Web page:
The Cote Chalonnaise is known as the land of values, and indeed many of the wines their are less costly than their northern counterparts. Interestingly, many can be mistaken for their northern counterparts.
The quality of these so-called value wines can be astonishing in the right hands. Mercurey, Givry
and Rully, just to name a few, can produce extraordinary wines given the right vintage. There are many dedicated growers in the Chalonnaise and it is a wonderful place to explore. Even the esteemed Aubert de Villaine, managing partner at the Domaine de la Romanee Conti, has an estate down here that arguably produces the top wines in the region. It starts south of the Cote de Beaune near the village of Chagny and extends all the way to the Maconnais.
It is much prettier than the Cote d'Or as mixed in with all the vineyards is a lovely agrarian landscape with many pastures and fields of flowers. Always nice to know when considering a visit to a wine region. All wine regions don't necessarily make great vacation spots.
There is red and white wine produced here and the five named appellations of Rully, Mercurey, Montagny, Givry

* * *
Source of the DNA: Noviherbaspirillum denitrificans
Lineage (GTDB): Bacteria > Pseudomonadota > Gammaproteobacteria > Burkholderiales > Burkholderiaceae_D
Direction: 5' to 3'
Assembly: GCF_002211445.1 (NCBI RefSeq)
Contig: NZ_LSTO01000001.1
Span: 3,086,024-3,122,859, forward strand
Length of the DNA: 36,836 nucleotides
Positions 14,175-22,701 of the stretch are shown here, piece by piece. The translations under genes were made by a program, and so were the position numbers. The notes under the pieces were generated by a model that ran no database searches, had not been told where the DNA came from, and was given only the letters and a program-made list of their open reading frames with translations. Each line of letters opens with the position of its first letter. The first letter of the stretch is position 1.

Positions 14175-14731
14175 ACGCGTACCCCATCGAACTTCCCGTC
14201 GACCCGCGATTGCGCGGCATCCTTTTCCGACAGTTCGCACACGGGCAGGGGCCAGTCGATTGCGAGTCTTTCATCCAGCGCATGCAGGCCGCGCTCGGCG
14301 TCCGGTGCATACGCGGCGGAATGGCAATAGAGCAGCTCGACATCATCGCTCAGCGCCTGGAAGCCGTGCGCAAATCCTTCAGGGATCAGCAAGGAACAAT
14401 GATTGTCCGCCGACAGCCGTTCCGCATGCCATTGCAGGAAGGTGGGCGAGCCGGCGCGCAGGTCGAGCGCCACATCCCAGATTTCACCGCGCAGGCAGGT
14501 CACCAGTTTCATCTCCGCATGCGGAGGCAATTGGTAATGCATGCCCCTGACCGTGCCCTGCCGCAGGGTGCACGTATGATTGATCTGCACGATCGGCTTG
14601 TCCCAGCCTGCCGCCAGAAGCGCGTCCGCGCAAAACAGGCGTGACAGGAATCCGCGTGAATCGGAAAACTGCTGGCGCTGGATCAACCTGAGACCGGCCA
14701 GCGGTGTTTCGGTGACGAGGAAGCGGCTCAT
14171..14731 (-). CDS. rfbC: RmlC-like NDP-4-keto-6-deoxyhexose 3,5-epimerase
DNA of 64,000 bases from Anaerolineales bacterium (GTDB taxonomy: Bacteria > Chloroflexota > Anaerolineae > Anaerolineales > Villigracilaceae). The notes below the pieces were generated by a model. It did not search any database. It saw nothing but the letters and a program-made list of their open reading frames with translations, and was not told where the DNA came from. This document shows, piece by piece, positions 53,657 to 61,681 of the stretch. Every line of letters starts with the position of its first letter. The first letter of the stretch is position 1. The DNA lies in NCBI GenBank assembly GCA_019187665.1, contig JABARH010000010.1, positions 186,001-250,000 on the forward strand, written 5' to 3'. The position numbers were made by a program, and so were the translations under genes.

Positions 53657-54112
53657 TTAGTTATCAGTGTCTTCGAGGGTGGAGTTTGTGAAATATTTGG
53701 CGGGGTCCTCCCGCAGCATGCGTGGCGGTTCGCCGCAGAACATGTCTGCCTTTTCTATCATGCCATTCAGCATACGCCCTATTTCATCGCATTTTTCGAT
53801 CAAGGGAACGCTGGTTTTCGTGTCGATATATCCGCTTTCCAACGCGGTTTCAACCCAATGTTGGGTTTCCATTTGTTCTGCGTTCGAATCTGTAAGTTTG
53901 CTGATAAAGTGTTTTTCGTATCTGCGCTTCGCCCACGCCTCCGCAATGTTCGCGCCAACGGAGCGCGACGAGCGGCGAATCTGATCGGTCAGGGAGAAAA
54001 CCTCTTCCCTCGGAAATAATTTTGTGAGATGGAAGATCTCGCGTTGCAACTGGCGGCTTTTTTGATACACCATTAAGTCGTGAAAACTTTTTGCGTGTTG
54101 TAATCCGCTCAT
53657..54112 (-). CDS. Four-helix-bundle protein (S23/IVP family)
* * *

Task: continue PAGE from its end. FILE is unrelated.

(exclusively Aligote) are at the top of the quality hierarchy. There are though some very special bottlings of Bourgogne Rouge and Blanc that must be mentioned that come from the estate of A. et P. de Villaine and should be acquired in every vintage as they are consistently great values, exceptionally pure Burgundies and just plain delicious. There are also a number of excellent 1er Cru's but no Grand Crus.
There are big negociant firms in the Chalonnaise but I would say to keep away as Rodet and Faiveley do not merit much attention down here. They dominated the scene for many years in the 1970's but there was a quality leap in the Chalonnaise in the 1980's as many estates became well known and stopped selling to the big two negociants. As a result of this some of the top wines from the five appellations took a steep price hike but that seems to be relaxing a touch now as the Burgundy wine market correction slowly starts to take hold.
The soil is pretty much similar to its neighbor up north, the Cote d'Or, but the nature of the topography is altogether different and there is no consistency of slope. As a result the wines are not as structured or in general as of high quality of the wines of the Cote d'Or. Quality also varies because the random disbursement of slope quality from 1er Cru to 1er Cru can vary greatly. If you stick with top producers though, there is much tasty wine out there to be drunk, explored and aged.
For more discussion on these particular villages, click on through.